The Oilers have recalled Jesse Puljujarvi ahead of Sunday’s game against LA. He had 4 points in 4 games in his latest stint with Bakersfield. A lot of fans are upset that he has been recalled so quickly after how he was playing and being utilized by Todd McLellan. He was a healthy scratch for 5 games (4 straight at one point), and he played only 9:06 in his last game before being sent down. Everyone was expecting more out of Puljujarvi in Edmonton at the start of the season. He reportedly had a great summer of training, and he came to camp brimming with confidence. He expected to be in the top 6 with one of Connor McDavid or Leon Draisaitl.
McLellan had different plans.
McLellan planned to keep Puljujarvi with Ryan Strome to start the season. They played together all through training camp. Puljujarvi had 4 goals in 5 games in the preseason. His skating had noticeably improved, and he was just playing with more confidence. Then the regular season started. He had 1 goal in 11 games before being sent down. He was making a lot of mistakes defensively. He had lost his confidence. After being healthy scratched so many times, Peter Chiarelli decided to send Puljujarvi down to the AHL. Chiarelli declared that Puljujarvi was being sent down to get more touches and to regain his confidence. Fans and media alike were excited at the prospect of Puljujarvi getting the chance to play 20 minutes a night and put up big numbers for an extended period of time.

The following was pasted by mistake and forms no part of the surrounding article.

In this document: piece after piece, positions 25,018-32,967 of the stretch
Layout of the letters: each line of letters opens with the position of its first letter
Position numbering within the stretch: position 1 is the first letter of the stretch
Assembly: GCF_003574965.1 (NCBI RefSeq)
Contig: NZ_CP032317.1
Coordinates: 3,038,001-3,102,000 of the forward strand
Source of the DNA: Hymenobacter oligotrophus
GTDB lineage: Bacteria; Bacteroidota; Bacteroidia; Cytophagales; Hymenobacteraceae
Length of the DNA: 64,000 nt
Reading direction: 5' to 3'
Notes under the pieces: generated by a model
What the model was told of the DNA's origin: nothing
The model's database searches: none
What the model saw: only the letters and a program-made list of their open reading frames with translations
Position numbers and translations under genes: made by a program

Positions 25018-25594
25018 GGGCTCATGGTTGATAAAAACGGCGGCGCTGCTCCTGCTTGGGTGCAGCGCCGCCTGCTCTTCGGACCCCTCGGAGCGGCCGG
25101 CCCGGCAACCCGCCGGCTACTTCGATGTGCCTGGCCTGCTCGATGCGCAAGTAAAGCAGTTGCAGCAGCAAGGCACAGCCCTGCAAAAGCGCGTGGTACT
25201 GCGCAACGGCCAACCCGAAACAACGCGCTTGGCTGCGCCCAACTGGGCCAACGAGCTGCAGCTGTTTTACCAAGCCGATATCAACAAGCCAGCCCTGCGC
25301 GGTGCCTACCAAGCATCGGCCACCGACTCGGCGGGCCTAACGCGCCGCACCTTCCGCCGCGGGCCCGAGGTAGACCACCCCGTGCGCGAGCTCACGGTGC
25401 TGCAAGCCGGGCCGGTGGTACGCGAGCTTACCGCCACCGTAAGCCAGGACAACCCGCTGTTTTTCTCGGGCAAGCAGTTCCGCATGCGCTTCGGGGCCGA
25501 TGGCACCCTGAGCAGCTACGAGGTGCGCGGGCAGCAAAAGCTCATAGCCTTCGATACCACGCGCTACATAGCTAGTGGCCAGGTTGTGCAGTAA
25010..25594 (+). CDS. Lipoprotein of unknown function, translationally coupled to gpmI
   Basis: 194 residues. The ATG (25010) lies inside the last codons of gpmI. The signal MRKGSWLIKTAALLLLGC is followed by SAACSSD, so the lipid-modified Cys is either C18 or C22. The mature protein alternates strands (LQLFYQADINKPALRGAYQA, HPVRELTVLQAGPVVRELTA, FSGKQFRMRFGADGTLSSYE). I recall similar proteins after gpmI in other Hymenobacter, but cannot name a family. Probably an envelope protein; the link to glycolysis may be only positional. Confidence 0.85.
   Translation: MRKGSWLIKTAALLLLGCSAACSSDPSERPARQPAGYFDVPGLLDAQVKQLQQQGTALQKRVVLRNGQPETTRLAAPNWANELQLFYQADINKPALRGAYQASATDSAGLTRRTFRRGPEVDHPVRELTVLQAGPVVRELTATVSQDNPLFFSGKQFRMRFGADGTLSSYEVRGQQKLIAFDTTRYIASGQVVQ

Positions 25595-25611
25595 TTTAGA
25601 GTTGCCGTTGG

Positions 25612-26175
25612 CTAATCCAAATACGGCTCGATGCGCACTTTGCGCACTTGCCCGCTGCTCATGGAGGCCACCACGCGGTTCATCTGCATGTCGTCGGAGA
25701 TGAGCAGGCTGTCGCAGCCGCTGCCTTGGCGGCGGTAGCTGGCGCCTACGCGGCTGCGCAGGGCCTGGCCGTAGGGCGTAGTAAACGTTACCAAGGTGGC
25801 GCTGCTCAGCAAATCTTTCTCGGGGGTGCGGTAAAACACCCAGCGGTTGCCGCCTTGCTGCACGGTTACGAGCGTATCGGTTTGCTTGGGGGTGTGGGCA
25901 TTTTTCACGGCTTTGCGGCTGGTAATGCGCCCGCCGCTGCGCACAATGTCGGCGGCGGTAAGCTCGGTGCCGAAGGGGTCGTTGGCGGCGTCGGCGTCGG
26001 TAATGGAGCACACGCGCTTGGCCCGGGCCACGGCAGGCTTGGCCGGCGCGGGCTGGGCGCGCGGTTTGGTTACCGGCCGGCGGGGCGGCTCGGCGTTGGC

2 weeks and 1 coaching change later, Puljujarvi is back with the Oilers.
Naturally, Oilers fans and media members are frustrated that Puljujarvi’s stay in Bakersfield was so short. Chiarelli was already drawing plenty of criticism for how Puljujarvi’s development has been handled. He was with the Oilers for far too long in his rookie season before being sent down. He was brought back up too soon in his second season, and he struggled at the NHL level. Then this season happened. 5 healthy scratches and a demotion to the 4th line before finally being sent down. The feeling amongst the fanbase was that if Puljujarvi isn’t ready to be a contributor in the top 6, then he should be in Bakersfield.